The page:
Panning for the Gold
Back in the more heterogeneous population, the original goal of the SNP Consortium was to map the 300,000 SNPs they believed were common to most of the population. They then proceeded to gather together genetic samples from 24 anonymous, unrelated donors of diverse geographic origin, which they believed would be sufficient to represent a significant section of the world population. Then the number of SNPs grew from 300,000 to exceed 1.5 million.
To cope with the burgeoning SNP population and the burden of making any sense of them all, an additional group, the Allele Frequency Project was been spawned off to determine how frequent some 60,000 SNPs appear in various populations. However, some geneticists believe that the SNP approach is too unwieldy to work because there may actually be over 10 million SNPs. They choose instead to focus on haplotypes, which are chunks of SNPs that lie close to each other on the DNA strand and are thought to be inherited together. Researchers believe these confer a research advantage since they may be common to large groups in the population.
Given huge monetary payoffs, there is a substantial pressure to group enough of the ethnic lineages together so that there are only four or five main groups, thereby getting around the problem of not being able to market drugs to different races. Ironically, this effort is pushing the entire genetic effort towards recreating the concept of race under a whole new set of group names.
Standing in Line at the Patent Office
In a seemingly altruistic move, the SNP consortium and other collaborative efforts are making the data freely available under certain conditions. But once they all learn from their pooled efforts, then the hardcore independent, proprietary profit generating efforts will follow.
In the meantime, the gold rush by the independents proceeds unabated. Pharmaceutical companies and universities continue to file for patents on genetic material and the patent office has now issued patents on thousands of human genes or gene fragments. Private corporations continue to file for patents with at least one company filing some 16,000 patent applications.
But in a bizarre twist, patents are being granted for bits of genetic material when there is no clear evidence that the applicant knows what the function of the genetic material is. This violates one of the rules of Patent Law, which requires a definition of the invention's usefulness. Aside from the absurdity of calling a gene or SNP an invention, the rate of patent applications continues to bore forward at breakneck pace. While ethics activists are exerting some pressure on the Patent Office, they mostly look the other way. And corporations look gleefully towards a future where they are able to hold a monopoly on the genetic data and charge the highest prices they can for access to it.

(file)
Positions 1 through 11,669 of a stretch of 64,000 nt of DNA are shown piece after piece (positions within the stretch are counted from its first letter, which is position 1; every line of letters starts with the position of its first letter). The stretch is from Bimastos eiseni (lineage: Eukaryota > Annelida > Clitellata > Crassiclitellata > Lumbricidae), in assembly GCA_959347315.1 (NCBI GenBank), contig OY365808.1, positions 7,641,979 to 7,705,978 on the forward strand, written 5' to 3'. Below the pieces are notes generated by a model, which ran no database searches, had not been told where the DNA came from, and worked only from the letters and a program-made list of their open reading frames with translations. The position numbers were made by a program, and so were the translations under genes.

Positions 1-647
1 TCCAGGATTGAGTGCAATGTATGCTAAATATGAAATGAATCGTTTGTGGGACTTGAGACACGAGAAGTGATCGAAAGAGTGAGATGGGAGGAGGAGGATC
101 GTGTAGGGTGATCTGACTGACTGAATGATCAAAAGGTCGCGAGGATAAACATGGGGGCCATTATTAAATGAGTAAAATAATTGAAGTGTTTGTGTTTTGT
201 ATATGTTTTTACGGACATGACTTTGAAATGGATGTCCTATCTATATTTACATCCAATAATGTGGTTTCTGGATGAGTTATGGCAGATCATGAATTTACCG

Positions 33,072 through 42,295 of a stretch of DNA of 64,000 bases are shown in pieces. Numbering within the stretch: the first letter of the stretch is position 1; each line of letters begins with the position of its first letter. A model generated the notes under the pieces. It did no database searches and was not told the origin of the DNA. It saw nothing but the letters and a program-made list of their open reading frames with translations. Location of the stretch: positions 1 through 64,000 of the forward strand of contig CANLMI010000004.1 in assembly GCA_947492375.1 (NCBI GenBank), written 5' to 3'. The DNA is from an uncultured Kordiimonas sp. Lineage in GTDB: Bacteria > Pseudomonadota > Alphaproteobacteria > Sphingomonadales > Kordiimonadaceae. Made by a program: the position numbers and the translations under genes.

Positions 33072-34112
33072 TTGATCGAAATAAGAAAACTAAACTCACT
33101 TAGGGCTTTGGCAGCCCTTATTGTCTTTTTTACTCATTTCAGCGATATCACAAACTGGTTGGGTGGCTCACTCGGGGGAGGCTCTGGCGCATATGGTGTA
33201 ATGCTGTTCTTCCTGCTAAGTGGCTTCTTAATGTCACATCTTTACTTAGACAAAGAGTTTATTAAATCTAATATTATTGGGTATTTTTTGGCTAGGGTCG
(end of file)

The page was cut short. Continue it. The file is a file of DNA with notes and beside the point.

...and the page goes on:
Muddy Streets Run Through Gold Rush Town
Of course we all stand to benefit from medical breakthroughs in testing and the development of new medical treatments. But consider this. The pharmaceutical companies want to avoid selling you a drug that results in a lawsuit, lest you die or suffer irremediable damage. In addition, they want to bring back drugs whose side effects once killed people. The presumption is that those people died because their SNPs were incompatible and if we could identify those people the drugs can be brought back into the marketplace.
Therefore, in order for you to be a candidate for one of these new or old recycled drugs you will need to have your DNA tested. So ask yourself this - who owns the data on your DNA test results? If your HMO pays for the test, do they own the data? If your employer pays the premium on your HMO, do they have the right to demand access to the data? What if your DNA shows you carry a gene that indicates predisposition for a certain disease? Can your HMO refuse to cover you should such a disease actually occur? Can an employer decide it doesn't want to risk hiring you? Or can your life insurance carrier pay a fee for access to the data and then decide that you should be in a higher risk category on your premiums?
Finally there is the possibility of a genetic underclass who are denied the benefits of this marvelous panoply of new tests and medical remedies simply because their ethnic lineage does not fit into one of the large genetic groupings where the big bucks lie.
None of this means that the race for the gold should be stopped. We still hope that good will conquer evil. But who's really watching? We don't see this in our local newspaper or hear it on the national news. For now, the only ones watching the winners sprint across the finish line are the lawyers.